Micro Dwelling Unit Tracking List

8 thoughts on “City Council gets first look at Capitol Hill Station ‘transit oriented development’ plans

  1. Okay, let me be the first to ask, why, in a minority oriented neighborhood like Beacon Hill, is it okay that years after our light rail station was built, the block it is on consists of only empty lots fenced off with chain link fence and growing weeds? I guess if it’s in the south end, it really isn’t visible to the rest of the city?

    The way the light rail station on Beacon Hill has NOT been integrated into any neighborhood development should bring shame to Seattle city planners.

    • This was also due to Sound Transit’s learning curve. They made a big mistake on Beacon Hill of leasing their staging areas which reverted back to private developers. Sound Transit never had ownership so couldn’t really pursue TOD planning. Further complicating this is the fact that government agencies in Washington have serious limits on how they can sell or transfer ownership of property, thanks to our backwards constitution. In other countries transit agencies use station area property development to help pay for the stations. It is a real shame that can’t happen here.

  2. They can’t force developers to build in beacon hill. They will develop where they think they can make the highest profit. To give you some encouragement, there are now a handful of developments under construction or in planning around beacon hill, mt baker and columbia city stations. Back on topic now. This project is way to small to be considered tod. They’re expecting 400 units, with that much space they should be building around 2,000 units.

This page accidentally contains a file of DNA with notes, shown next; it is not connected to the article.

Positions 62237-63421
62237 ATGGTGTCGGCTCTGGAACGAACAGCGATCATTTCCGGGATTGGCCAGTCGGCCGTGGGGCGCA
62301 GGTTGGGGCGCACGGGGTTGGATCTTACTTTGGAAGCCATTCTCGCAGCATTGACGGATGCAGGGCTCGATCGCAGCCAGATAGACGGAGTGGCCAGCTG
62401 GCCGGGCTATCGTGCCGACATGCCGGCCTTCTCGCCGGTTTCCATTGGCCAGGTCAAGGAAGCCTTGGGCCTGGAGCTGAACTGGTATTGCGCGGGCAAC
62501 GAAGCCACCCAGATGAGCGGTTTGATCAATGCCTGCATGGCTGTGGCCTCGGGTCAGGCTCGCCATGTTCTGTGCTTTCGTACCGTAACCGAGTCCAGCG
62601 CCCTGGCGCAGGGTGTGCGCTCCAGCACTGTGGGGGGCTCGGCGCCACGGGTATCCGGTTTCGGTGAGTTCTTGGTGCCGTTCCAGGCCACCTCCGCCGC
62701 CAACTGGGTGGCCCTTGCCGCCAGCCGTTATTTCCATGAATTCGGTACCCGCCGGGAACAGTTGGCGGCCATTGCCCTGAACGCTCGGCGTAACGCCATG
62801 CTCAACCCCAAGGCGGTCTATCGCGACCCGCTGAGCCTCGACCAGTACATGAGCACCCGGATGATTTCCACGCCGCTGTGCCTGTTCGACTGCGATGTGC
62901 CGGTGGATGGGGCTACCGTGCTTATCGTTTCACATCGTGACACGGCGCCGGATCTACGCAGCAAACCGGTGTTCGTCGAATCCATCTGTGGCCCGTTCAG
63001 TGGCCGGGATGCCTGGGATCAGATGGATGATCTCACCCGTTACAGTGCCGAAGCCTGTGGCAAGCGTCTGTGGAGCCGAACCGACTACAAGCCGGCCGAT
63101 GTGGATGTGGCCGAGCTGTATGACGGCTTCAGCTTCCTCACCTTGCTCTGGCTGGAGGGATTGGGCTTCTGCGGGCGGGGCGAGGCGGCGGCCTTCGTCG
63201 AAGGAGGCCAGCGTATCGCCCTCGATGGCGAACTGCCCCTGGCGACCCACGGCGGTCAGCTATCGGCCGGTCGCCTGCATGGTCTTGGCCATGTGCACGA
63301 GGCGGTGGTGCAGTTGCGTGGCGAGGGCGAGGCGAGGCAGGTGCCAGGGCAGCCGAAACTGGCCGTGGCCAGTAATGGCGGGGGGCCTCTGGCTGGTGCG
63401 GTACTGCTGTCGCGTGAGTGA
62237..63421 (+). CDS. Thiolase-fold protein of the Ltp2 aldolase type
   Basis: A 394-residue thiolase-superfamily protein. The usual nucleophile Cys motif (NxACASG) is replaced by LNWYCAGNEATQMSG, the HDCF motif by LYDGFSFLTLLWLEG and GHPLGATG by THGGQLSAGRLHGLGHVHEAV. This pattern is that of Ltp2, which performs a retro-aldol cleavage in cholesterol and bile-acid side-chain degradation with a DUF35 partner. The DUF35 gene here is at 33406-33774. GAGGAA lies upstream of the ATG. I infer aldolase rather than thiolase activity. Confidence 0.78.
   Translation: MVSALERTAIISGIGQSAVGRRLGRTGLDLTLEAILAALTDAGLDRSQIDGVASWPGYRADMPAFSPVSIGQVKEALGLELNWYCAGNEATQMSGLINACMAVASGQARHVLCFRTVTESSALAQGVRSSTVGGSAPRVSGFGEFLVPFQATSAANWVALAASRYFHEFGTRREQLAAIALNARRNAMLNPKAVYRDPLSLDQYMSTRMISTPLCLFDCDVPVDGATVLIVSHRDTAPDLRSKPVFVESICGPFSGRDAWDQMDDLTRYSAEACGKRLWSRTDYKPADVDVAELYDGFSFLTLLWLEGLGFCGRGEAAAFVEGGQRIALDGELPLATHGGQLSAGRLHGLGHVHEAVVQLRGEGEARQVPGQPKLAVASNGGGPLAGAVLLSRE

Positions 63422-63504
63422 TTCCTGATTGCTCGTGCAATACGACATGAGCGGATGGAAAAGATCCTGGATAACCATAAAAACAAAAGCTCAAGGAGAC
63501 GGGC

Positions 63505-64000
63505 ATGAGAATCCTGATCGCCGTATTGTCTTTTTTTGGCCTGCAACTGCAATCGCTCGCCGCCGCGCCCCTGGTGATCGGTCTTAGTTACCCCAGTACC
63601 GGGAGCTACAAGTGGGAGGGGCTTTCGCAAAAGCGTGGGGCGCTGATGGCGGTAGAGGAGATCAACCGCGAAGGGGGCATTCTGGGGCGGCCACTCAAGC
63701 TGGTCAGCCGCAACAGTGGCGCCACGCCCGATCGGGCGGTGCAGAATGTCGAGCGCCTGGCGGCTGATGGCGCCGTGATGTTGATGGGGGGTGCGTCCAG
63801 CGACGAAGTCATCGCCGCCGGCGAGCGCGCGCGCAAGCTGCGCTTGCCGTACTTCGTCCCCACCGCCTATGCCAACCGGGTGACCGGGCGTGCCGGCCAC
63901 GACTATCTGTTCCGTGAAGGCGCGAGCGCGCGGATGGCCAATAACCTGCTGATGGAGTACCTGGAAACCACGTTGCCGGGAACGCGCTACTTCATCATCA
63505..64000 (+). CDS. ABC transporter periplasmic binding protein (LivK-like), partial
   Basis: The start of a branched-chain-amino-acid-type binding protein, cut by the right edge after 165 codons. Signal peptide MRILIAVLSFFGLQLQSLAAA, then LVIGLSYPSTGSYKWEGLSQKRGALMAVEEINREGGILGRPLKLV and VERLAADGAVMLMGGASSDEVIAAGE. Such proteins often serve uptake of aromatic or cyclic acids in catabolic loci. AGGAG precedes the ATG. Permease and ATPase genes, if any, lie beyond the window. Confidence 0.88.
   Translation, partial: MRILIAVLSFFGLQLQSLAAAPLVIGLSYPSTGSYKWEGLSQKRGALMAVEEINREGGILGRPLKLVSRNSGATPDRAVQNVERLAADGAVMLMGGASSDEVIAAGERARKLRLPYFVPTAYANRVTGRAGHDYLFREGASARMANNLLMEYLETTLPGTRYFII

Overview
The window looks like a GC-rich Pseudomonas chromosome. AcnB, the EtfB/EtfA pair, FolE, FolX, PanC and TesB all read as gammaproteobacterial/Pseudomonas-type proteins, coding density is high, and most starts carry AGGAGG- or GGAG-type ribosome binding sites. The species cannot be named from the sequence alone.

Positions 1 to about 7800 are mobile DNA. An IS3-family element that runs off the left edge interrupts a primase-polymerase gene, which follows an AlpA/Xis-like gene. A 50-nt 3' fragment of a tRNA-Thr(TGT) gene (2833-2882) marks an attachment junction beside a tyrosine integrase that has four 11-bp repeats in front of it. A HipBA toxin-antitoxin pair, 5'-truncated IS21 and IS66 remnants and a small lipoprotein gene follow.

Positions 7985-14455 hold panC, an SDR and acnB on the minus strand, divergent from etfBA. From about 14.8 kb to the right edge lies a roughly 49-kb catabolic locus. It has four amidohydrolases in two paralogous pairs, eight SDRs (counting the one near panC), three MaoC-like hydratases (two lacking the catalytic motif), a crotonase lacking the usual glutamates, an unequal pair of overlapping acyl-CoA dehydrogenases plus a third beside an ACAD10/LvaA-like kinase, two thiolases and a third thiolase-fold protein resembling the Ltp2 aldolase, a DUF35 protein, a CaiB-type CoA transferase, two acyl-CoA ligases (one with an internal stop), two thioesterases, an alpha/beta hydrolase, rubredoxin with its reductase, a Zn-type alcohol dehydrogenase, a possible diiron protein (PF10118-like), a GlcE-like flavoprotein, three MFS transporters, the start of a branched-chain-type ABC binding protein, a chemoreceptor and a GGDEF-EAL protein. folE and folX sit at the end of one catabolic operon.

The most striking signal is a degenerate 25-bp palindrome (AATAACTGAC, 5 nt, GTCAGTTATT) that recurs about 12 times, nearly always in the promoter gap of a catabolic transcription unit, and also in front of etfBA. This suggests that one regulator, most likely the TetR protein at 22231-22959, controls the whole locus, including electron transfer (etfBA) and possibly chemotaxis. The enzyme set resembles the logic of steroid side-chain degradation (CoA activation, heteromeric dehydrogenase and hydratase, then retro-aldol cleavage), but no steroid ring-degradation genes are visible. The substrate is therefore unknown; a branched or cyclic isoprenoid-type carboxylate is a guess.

3. Neighbor you do realize these developments will be on top of a light rail station with trains that can carry 800 people stopping in each direction every 6 minutes. There will also be a streetcar stop there too.

  4. I wish more wiz-bang planner kids understood that Capitol Hill was already “transit-oriented” and so were the pre-WW2 apartment buildings. The F-ing neighborhood was originally developed as a streetcar-transit-oriented neighborhood over 100 years ago. And the older buildings are usually some of the most affordable not to mention interesting from a design standpoint.

    Now, Capitol Hill is being converted into another Bellevue or Belltown. All new projects include underground parking for mostly BMWs, Audi’s and sport-utility-crossovers which harass pedestrians and cyclists rendering the neighborhood less walkable. Metro service will be cut, or at least not expanded beyond supplemental funds from the SEA council. Light rail will do little to connect Capitol Hill to anywhere else for the time being except Montlake and downtown which was already well-connected to the hill. Yes rail is better, but until the system is REALLY built out (DECADES AWAY AT THE EARLIEST WITH CURRENT LEADERSHIP) it only offers connections to a few points across the entire region.

  5. Pingback: City Council comes to Hill for Broadway light rail station ‘transit oriented development’ hearing | CHS Capitol Hill Seattle